City of London backs multi-million pound plan for Migration Museum in heart of capital

The proposed Migration Museum  (Handout)
The proposed Migration Museum (Handout)

A multi-million pound plan to build a new home for the Migration Museum in the heart of the City has been approved.

The City of London Corporation’s Planning Applications Sub-Committee approved the scheme at a meeting on Tuesday.

The museum, currently in a temporary home in Lewisham, will be based across three floors of a 21-storey tower near Tower Hill after refugee-turned property developer Sukhpal Singh Ahluwalia promised them the space rent-free for 60 years.

The proposed museum (Handout)
The proposed museum (Handout)

Mr Ahluwalia, who founded his firm Dominus in 2011 having fled Idi Amin’s Uganda as a child, has also pledged to cover its operating costs for three years and has donated £500,000 to support its fund-raising campaign to pay for the move.

The firm, led by brothers Husnell, Preet, and Jay Ahluwalia, currently has 16 projects in development and has been involved in building everything from hotels to homes.

Jay Ahluwalia said the firm would “draw on all our experience in hospitality to show we really understand what makes a successful student development, not just for those living there, but for the community as a whole”.

He added: “When we started out back in 2011, the goal was to build a real estate business that wasn’t only scalable and fast-growing, but was philanthropic at heart, going above and beyond to improve people’s lives.

“Today, everything we do for the business as brothers is driven by this idea, and the desire to create places and spaces that make a positive contribution to cities and communities across the UK.”

The scheme at 65 Crutched Friars also includes exhibition and event space, a cafe and shop, and rooms for more than 700 students above that.

City of London Corporation Planning Applications Sub-Committee Chairman Shravan Joshi said: “This development will bring new life to the eastern part of the City and an economic boost to the Square Mile.

“As a melting pot of different nationalities and backgrounds, the City is a fitting home for the Migration Museum as it celebrates diversity and inclusion. This is a key part of the City’s success so we are proud to provide a permanent home for the Migration Museum given its national significance. It will also add to our existing cultural offer and support our Destination City vision to make the Square Mile a seven-day-a-week visitor destination.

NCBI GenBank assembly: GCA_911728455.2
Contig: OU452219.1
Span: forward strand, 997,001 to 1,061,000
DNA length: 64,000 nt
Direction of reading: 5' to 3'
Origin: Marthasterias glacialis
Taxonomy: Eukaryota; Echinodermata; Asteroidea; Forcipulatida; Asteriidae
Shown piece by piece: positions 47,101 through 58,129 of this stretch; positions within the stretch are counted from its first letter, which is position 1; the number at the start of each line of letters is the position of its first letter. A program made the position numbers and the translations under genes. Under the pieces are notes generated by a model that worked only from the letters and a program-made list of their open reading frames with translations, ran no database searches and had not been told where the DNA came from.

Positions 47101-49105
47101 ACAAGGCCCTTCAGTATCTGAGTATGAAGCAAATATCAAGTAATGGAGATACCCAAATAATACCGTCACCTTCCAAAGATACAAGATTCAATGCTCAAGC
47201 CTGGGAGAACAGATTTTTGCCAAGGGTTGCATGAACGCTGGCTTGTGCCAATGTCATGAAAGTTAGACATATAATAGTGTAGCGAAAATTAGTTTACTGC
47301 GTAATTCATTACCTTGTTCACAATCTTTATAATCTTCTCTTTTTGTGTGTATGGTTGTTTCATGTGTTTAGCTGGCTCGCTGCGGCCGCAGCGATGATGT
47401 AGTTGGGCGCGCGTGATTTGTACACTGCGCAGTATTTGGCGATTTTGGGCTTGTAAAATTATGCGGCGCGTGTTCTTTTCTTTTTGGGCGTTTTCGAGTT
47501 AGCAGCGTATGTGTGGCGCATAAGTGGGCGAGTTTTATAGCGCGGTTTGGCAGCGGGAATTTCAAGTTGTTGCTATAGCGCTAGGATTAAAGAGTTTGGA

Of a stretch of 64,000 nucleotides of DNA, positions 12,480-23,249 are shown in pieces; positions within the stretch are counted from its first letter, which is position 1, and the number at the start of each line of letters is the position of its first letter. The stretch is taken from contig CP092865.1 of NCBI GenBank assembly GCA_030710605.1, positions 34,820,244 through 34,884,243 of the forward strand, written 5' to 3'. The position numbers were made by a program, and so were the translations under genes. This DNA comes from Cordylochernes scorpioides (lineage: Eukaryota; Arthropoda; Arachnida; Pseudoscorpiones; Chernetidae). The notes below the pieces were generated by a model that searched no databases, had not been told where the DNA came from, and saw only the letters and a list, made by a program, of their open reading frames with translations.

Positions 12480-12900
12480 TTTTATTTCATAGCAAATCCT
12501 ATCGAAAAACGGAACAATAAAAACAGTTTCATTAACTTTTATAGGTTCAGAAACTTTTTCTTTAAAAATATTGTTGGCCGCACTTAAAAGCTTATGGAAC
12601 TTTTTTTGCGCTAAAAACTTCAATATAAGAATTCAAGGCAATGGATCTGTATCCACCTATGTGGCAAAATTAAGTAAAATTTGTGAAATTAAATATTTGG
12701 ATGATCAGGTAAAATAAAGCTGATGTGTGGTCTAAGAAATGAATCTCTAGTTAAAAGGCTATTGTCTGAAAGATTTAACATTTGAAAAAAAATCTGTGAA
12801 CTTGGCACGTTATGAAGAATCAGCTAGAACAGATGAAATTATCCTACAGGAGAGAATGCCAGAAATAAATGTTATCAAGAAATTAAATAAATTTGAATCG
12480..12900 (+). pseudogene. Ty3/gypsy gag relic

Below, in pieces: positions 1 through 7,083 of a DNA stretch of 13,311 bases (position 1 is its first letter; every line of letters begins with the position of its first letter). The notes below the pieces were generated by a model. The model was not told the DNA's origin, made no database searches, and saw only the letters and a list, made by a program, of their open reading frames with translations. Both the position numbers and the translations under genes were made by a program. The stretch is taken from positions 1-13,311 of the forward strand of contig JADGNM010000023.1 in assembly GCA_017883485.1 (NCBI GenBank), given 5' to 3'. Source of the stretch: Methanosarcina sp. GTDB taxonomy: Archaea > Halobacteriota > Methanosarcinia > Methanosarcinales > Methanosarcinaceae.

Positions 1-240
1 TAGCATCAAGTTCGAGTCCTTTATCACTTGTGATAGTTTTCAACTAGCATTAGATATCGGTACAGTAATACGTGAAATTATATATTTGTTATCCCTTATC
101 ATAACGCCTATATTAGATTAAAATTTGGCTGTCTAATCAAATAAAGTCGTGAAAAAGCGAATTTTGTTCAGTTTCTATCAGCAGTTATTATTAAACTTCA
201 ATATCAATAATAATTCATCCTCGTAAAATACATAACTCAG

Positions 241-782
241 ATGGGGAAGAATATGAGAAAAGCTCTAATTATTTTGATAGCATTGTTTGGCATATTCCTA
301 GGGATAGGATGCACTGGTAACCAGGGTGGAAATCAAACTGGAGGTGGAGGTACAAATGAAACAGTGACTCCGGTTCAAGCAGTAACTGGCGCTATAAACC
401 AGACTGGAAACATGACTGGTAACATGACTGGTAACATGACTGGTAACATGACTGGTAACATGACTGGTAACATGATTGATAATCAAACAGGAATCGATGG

“We carefully considered, including through an independent review, the possibility of retaining this site for office use, whether through refurbishing or rebuilding, but our conclusion was that such a scheme would not be financially viable, therefore a change of use was appropriate in this case.”

Museum CEO Sophie Henderson said she was “delighted” by the decision.

She added: “We are creating Britain’s missing museum, exploring how the movement of people to and from the City, London and the UK has shaped who we all are today – as individuals, as communities and as nations. And there is no more fitting location for the Migration Museum than in the heart of the City of London, Britain’s gateway to the world for thousands of years.

“The Migration Museum will be an inspiring venue for diverse audiences from across the City, London and beyond to come together to explore, discuss and reflect on key questions around migration, identity and belonging; a go-to destination for schools, a resonant setting for training and skills-building and a relevant, welcoming space for a host of activities for the many communities we serve."

The new development will also see the creation of a new public courtyard fronting onto Northumberland Alley and a new ‘pocket park’ in Rangoon Street.